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Patrons are settling in at Anthony's Coal Fired Pizza

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By Laura Lenk
Wednesday, Feb. 1, 2012
 

Background

Since opening this past November, Anthony's Coal Fired Pizza at Settler's Ridge has kindled quite a following. Founded by Anthony Bruno in Fort Lauderdale, Fla., the franchise has locations throughout Florida, New York, New Jersey, Delaware and Pennsylvania. The Robinson site is a first for the Pittsburgh area, although a second location is in the works in Miracle Mile Shopping Center in Monroeville.

Bruno's classic Italian philosophy of cooking with simple ingredients earned him the admiration of Pittsburgh son and former Miami Dolphins quarterback Dan Marino, when the Hall of Famer was a patron in Florida. Marino helped convince Bruno that the cozy sports bar and family establishment would be a good fit in sports-loving Allegheny County. The two scouted locations, eventually deciding on the expanding Settler's Ridge.

What sets the establishment apart is its use of pure coal to cook the food.

"I didn't know much about coal before this, but we use so little," general manager John Mowod says. "We put a little in twice a day, and it stays lit all day."

Instead of using the region's softer bituminous coal, Anthony's utilizes the much harder anthracite variety, which comes from abandoned mines, in an attempt to preserve the environment. Chunks of glittery anthracite are clustered around the restaurant for diners to examine or even take home.

Pies take only about four minutes to cook in the stove that stays between 800 and 900 degrees. The ventilation system for the ovens is out front, and there is no smoke.

"The response has been incredible -- people can't get enough," Mowod says.

Atmosphere

The light from the oven is reflected beautifully on floor-to-ceiling windows and glossy cherry-finished tables. Flat-screen televisions and sports photos line the neutral gold walls. Patrons step in from the cold to be greeted by the aromatic rush of fresh herbs.

A large assortment of wines line the back wall above the bar, waiting to be enjoyed.

The menu, like the entrees, is simple. There are wings, traditional pies, available with nine toppings, specialty pies offering more quirky toppings, salads, coal-oven sandwiches and Italian soul-food dishes.

A neighboring table is presented with a heaping platter of crispy wings and our server, noticing our longing, explains how the fresh meat marinates for 24 hours in a sea of garlic, herbs, olive oil and lemon juice before coming to life over the coals.

Menu

We ordered a small batch of the Coal Oven Roasted Chicken Wings ($8.95). Bathed in sweet caramelized onions and served with a jutting hunk of focaccia bread, they were every bit the treat we were promised. The notion of an accompanying dipping sauce would have destroyed the delicate hints of fresh parsley and juicy tartness woven into their crispy coatings.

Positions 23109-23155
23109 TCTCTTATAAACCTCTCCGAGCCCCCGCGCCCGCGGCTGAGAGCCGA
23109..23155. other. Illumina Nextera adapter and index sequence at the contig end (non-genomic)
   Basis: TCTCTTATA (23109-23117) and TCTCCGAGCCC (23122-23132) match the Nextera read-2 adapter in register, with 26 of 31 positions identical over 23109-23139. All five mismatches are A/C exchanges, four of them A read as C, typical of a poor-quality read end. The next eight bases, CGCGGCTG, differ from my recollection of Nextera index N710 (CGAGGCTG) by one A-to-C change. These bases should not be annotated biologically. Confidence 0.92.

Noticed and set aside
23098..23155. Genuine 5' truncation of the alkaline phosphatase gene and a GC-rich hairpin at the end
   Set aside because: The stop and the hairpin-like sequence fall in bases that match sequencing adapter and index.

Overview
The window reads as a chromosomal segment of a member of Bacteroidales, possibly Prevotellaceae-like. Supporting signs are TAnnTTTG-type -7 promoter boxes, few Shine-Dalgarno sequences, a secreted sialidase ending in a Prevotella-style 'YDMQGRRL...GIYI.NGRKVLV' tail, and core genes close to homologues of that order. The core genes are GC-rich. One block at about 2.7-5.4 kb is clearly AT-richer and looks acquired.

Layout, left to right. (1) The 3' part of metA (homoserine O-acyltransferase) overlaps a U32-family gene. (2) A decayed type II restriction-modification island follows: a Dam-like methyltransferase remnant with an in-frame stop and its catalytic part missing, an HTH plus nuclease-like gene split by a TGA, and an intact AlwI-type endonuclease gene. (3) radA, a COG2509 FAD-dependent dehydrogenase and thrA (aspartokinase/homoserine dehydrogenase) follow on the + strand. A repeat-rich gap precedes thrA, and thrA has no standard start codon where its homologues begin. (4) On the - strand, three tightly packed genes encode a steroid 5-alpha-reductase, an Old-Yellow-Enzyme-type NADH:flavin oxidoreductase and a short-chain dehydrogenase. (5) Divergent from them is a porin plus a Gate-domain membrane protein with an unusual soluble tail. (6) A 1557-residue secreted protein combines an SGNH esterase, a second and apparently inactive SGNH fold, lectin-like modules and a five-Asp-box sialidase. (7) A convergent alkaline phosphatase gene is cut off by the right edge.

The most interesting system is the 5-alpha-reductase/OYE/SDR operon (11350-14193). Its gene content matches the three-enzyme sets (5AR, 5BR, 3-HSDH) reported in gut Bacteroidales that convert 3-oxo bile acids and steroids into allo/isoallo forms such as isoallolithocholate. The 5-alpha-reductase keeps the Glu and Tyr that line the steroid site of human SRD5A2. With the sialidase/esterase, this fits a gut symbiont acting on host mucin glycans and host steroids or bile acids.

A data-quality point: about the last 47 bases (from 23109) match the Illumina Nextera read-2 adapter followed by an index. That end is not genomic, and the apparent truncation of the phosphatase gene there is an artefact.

What seem to be some unique specialty-pizza offerings are traditional Italian favorites.

Cauliflower?

"My mom and Anthony's mom would make this fried cauliflower dish when we were growing up. We like to make cauliflower pizzas, and give them away for people to try," Mowod says.

I was game, but couldn't convince my husband to try it just, yet. We'll save that one for next time.

Instead, we did a half Meatballs & Ricotta and half Eggplant Marino small pizza ($16.50). The meatballs, in micro nickel-size form, were deftly seasoned and placed in a pretty swirl of crushed, plum-tomato sauce and dollops of ricotta. The coal-fired crust was thin, crispy and remarkably pure. As a couple who normally enjoys smoky wood-oven pizza, we were pleasantly surprised. The eggplant pizza featured the same sweet, plum-tomato sauce and impossibly thin eggplant slivers, fresh basil and grated Romano cheese.

One of the "Italian soul-food" offerings, the Pork Ribs With Vinegar Peppers ($9.95), was equally pleasing. The six ribs, rubbed with garlic and rosemary, and cooked with white wine, were slathered with vinegar-soaked red and jalapeno peppers. The earthy tenderness of the meat was tempered perfectly with the spicy peppers.

For dessert, we got a large slice of New York Style Cheesecake ($4.75), speckled simply with cinnamon. We loved the combination, but would like to see one or two more desserts on the menu.

One caution on leftovers: Put any pizza in a different storage container when you get home. The plastic-foam container softened the crispy crust a bit too much by the next day.

 

 
 


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